United States Congress passed the Mammography Quality Standards Act (MQSA) in 1992 after the Senate Labor and Human Resources Committee found numerous shortcomings in the quality of mammography services. The committee identified inconsistencies in the quality of equipment, staff qualifications, quality assurance procedures and oversight in mammography facilities which threatened the quality of services across the country.
The goal of MQSA was to create a system to correct these shortcomings and ensure that quality mammography would be available to patients everywhere in the country. At the same time, however, MQSA was not intended to close down facilities; it was intended to help them raise their standards of performance. Reducing availability of mammography through overbearing regulation would defeat the underlying purpose of MQSA.
The need to improve our ability to fight breast cancer also led to the development of the final regulations published October 28, 1997, in the Federal Register. These final regulations were developed through a cooperative effort with affected medical communities, consumers and the National Mammography Quality Assurance Advisory Committee (NMQAAC). Interim regulations allowed the MQSA to take effect October 1, 1994.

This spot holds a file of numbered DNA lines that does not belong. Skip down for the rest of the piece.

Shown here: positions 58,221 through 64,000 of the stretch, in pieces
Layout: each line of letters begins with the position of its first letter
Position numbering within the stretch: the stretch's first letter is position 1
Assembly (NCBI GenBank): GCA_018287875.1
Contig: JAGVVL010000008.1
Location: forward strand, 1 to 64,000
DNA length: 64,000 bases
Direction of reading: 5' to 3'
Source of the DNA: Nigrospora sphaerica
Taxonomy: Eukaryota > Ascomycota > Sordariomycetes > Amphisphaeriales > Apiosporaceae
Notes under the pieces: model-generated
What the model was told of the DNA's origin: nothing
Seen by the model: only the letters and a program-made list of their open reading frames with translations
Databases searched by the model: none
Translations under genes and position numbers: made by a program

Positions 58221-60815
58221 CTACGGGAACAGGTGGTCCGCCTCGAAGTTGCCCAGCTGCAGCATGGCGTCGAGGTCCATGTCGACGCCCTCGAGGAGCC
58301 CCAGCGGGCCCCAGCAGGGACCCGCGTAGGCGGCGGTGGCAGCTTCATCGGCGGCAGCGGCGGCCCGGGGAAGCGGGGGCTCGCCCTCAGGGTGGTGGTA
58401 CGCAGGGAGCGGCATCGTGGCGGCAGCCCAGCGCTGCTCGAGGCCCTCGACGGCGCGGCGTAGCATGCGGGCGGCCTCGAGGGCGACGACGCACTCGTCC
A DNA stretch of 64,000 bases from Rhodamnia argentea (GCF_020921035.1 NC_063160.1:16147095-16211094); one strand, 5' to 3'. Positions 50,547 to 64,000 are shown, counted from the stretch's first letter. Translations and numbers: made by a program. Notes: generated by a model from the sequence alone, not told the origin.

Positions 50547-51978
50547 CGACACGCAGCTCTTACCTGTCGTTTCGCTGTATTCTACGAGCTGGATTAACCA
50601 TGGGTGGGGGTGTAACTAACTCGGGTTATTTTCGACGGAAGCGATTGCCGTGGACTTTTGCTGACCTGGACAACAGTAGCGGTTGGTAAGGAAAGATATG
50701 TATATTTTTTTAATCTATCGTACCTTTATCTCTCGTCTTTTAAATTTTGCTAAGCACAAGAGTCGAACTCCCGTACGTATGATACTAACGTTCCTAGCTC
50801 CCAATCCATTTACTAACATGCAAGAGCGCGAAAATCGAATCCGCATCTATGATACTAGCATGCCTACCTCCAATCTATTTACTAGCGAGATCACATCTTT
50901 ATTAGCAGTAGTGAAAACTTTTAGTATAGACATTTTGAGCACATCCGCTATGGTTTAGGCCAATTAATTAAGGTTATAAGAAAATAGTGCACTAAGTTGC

The US Food and Drug Administration's (FDA) Division of Mammography Quality and Radiation Programs oversees the requirements of MQSA. MQSA requires mammography facilities to have accreditation from an approved accreditation body, be certified by the FDA and undergo an annual inspection.
MQSA requires facilities to meet standards in the following areas:
- Equipment performance (including image quality and radiation dose)
- Technologist and physicist quality control/quality assurance tests and tasks
- Medical audit and outcome analysis records
- Medical records (mammography reports and films)
- Personnel qualifications and records
The North Dakota Radiation Control Program (RCP) has a contract with the FDA to inspect mammography facilities in North Dakota. The MQSA inspectors must be certified by the FDA. Certification requires 6 weeks training, as well as the passing of both written and performance evaluations. North Dakota has two certified inspectors. To maintain certification, inspectors must perform a minimum of 12 inspections annually and obtain 15 hours of mammography education every three year period. The FDA conducts audit inspections with each inspector on an annual basis. Annual facility inspections have been conducted since 1992.
The FDA currently maintains a listing of certified mammography facilities (updated weekly).